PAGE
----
25 Mar 2023

Australian Insolvency Regimes Rapidly Evolving


The new year has seen a rapid pace being set in terms of anticipated and actual legislative, regulatory and common law changes across Australia’s restructuring and insolvency regimes. The federal government’s inquiry into restructuring and bankruptcy laws is ongoing against a backdrop of sustained monetary policy interventions.

Those interventions are designed and intended to curb Australia’s record levels of inflation, but they also have broader economic impacts. Although the Reserve Bank recognises the wider impacts are suboptimal, it contends that the midto long-term impacts of uncontrolled inflation would have far more detrimental impacts across the economy. Meanwhile, the federal government is being urged to alleviate some of the impacts of the Reserve Bank’s interventions by focusing on cost of living (and business) pressures. The options being put in front of the treasurer range from the extreme, such as a national rental market freeze, to the judicially untested, such as the reversal of the Reserve Bank’s cash rate decisions.


Despite some of the uncertainty, the broader economy remains defiantly resilient. In fact, with the re-engagement with key trading partners such as China, some sectors are already experiencing, or reasonably anticipating, greater transactional activity, including in Australia’s rich resources sector, higher education and tourism. There is also anecdotal evidence that transactional activity at consumer level remains relatively unchanged, particularly in relation to discretionary spending. Even with those positives, the federal government remains (understandably) concerned – so much so that the attorney-general has flagged potential changes to not only the legislative regime that governs restructures and insolvencies, but also the regulatory framework that for many years has seen a unique split between personal and corporate insolvency.


The High Court

This month the Australian High Court contributed to the ongoing debates by delivering judgment in two decisions that will impact how external administrators oversee the estates they are appointed to, and their dealings with third parties.


In the first decision, the High Court unanimously rejected the availability of a set-off defence against unfair preference claims brought by liquidators. Section 588FA of the Corporations Act (Act) defines an unfair preference as a transaction between a company and a creditor that results in the creditor receiving more from the company in respect of an unsecured debt it is owed than it would receive in a winding up. The creditor before the High Court claimed it could set-off the claim under Section 553C(1) of the Act, which provides an automatic set-off for mutual credits, mutual debts or other mutual dealings between an insolvent company and a creditor.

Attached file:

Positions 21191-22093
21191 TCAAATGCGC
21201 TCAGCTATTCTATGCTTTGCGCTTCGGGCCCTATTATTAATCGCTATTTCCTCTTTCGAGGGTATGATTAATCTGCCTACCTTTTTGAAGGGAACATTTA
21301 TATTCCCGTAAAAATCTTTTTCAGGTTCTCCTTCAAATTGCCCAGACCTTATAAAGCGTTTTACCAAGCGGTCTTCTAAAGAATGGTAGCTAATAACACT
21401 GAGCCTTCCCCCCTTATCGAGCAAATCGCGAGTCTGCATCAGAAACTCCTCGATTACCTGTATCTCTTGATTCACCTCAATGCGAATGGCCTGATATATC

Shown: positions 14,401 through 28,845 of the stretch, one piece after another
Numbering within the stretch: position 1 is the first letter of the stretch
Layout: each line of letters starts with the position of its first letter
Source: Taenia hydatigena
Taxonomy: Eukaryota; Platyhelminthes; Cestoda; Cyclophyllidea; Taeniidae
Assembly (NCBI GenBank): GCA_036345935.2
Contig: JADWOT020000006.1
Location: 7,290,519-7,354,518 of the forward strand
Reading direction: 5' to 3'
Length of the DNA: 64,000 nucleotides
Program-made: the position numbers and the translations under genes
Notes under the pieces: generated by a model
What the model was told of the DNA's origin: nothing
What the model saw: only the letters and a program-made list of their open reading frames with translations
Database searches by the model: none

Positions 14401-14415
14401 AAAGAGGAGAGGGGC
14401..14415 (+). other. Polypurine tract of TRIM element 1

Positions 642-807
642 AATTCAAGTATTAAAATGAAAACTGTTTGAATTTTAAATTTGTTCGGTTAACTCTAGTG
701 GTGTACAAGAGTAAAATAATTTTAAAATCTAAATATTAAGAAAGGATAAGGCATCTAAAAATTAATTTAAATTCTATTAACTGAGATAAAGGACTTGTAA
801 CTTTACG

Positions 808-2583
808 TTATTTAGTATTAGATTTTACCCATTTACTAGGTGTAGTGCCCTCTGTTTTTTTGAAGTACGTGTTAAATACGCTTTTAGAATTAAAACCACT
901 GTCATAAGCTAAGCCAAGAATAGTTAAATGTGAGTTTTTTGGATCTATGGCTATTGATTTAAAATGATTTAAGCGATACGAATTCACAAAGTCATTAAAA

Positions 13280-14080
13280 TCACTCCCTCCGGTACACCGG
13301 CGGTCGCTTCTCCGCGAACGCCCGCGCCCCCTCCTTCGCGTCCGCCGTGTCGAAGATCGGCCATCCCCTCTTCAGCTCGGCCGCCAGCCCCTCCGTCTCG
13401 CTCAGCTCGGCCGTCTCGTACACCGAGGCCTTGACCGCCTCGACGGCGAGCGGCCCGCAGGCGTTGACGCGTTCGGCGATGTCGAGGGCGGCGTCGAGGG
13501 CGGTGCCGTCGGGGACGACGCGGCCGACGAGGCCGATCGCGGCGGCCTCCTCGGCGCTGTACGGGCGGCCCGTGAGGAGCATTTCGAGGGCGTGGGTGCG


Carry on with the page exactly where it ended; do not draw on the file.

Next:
The High Court determined that the creditor’s obligation to pay the liquidator only came into existence after the liquidation began. Further, it determined that the liquidator and the company had no claim against the creditor that could be set off immediately prior to liquidation. In overturning a series of long-standing decisions, including decisions of intermediate appellate courts, the High Court determined that the liquidator’s claim against the creditor and the creditor’s claim against the company were not mutual for the purposes of Section 553C(1).


In the second decision, the High Court examined the availability of, and reliance on, the peak indebtedness rule in insolvencies. The court determined that legislative context of Section 588FA(3) of the Act did not permit an inference to be drawn that Australia’s legislature intended to incorporate the peak indebtedness rule into the Act. In rejecting the liquidator’s arguments, the High Court relied on the ultimate effect doctrine, whereby it found that the insolvent estate’s net indebtedness to the creditor had increased over the relevant period rather than decreased. As such, there could be no unfair preference claim available to the liquidator.


The Outlook for Key Stakeholders

At the end of 2022, the markets were forecasting a cash rate that began with a 3. The latest economic developments and interventions have resulted in the general consensus shifting toward the Reserve Bank landing on a cash rate beginning with a 4. The ongoing uncertainty, despite various sectors experiencing good growth, likely means that Australia’s at times two-speed economy will continue for some time. In that context, Australia’s restructuring and insolvency regimes continue to undergo reviews and potentially imminent (significant) changes. The High Court’s decisions this month are an integral part of the overall landscape. Depending on the viewpoint from which the decisions are assessed, the upside and downside risks vary. Abolition of any statutory right of set-off is welcome news for external administrators but problematic for creditors. In contrast, abolition of the peak indebtedness rule creates greater uncertainty and challenges for external administrators, whereas it is a welcome development from the perspective of commercial counterparties. In fact, organisations such as the Small Business Council would be relieved that its members, many of whom are often the target of claims in challenging trading contexts, now have one less (and particularly complex) issue to consider in their dealings with external administrators.


This article was previously published by the authors on the website of Squire Patton Boggs


Masi Zaki

is a Partner at Squire Patton Boggs, Sydney.


Kate Spratt

is an Associate at Squire Patton Boggs, Sydney